So what exactly is bubble tea? Some have heard of it, but most arch an eyebrow and begin to picture liquid dish soup in a teacup. Don’t worry, folks! Bubble teas have as much to do with soap as, well, mud wrestlers.
Bubble tea started in the 1980s in Taiwan and has since exploded onto the international market, according to www.bubbletea.com, a great source for bubble tea facts and products. You can find the drink everywhere from restaurants to street corners.
And everywhere you go, it’s different. The traditional way of making bubble tea is to use real brewed tea infused with fruit or other flavors.
Mixes and powers are also used to achieve a sweeter taste. Flavors range from kumquat to chocolate-covered banana and Almond Joy to red bean. Order a ‘latte and you’ll snag some extra creaminess with milk and cream.
The one thing (and arguably the best part of the tea) that brings all these ‘super slurpers’ together is the bubble factor. The bubbles are actually tapioca ‘pearls,’ which have a round shape and small size.
The classic recipe makes them from sweet potato, brown sugar and cassava root. The result of cooking and cooling in water produces black, marble-sized chewy balls. It is difficult to make this sound at all appealing. It really is more of an experience than just a description off a menu. The pearls sink to the bottom of the tea and are sucked up through a massively wide straw. There truly is an art to drinking these teas.
The first time I drank one, my roommate nearly had to perform the Heimlich maneuver after I basically inhaled several dozen of the slippery things. Pay attention as you drink or you may suffer more than just embarrassment.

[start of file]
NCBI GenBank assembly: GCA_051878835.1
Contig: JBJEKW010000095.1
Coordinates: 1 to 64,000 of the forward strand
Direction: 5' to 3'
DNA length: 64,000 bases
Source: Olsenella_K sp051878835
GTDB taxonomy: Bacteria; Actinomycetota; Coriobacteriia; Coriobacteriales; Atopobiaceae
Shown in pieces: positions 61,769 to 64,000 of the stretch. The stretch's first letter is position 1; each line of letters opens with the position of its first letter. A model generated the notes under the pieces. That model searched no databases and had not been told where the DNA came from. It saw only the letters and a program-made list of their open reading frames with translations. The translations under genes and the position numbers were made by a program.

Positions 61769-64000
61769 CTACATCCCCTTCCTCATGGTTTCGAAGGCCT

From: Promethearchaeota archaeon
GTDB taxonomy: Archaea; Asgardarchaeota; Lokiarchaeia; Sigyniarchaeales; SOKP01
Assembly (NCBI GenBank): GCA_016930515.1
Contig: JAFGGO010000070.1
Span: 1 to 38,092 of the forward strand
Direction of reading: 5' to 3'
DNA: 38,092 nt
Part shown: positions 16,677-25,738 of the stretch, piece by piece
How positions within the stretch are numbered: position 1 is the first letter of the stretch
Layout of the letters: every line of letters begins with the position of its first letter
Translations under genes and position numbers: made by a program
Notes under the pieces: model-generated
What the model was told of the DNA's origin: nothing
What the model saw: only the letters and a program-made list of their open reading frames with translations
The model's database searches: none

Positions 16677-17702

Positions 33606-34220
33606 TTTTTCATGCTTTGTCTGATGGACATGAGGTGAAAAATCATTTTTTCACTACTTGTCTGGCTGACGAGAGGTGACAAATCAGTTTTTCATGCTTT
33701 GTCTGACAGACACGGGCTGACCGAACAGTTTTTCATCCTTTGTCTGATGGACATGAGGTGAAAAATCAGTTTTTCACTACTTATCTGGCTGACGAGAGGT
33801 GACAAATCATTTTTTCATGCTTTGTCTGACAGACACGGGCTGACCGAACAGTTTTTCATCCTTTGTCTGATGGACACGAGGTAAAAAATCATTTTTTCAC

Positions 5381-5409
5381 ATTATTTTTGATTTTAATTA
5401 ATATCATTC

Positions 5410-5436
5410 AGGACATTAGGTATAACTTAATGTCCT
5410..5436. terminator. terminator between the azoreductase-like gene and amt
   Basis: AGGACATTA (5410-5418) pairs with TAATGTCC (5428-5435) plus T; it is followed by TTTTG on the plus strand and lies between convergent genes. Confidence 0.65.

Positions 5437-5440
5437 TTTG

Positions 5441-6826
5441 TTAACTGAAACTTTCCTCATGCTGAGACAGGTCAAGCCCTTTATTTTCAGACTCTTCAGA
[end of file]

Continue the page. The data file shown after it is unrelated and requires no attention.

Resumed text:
You can taste all sorts of bubble teas throughout Chinatown in Philadelphia. Step into a bakery or store and you may be surprised at how many places serve the tea. The Asian love for bubble tea can be equated to the American passion for soda and beer.
In Chinatown you will get a more traditional tea flavor, perhaps red bean (which is nothing like beans from a can) or jasmine. The tea the bubbles are served in is smooth and crisp-a really refreshing treat.
For the more adventurous of you, I highly recommend The Bubble House in University City. Not only does it serve crazy amounts of flavors, it is a trendy Thai and Vietnamese fusion restaurant as well. Order the sweet potato fries with the ginger dipping sauce.
Be prepared to fend off sneaky attempts by your friends to steal some fries. They are that amazing. Also, the Xando for dessert is a must. Fried cheesecake rolls with fresh raspberry sauce are something I could get hooked on. Try the best bubble tea there: the oatmeal cookie latte. Happy teatime!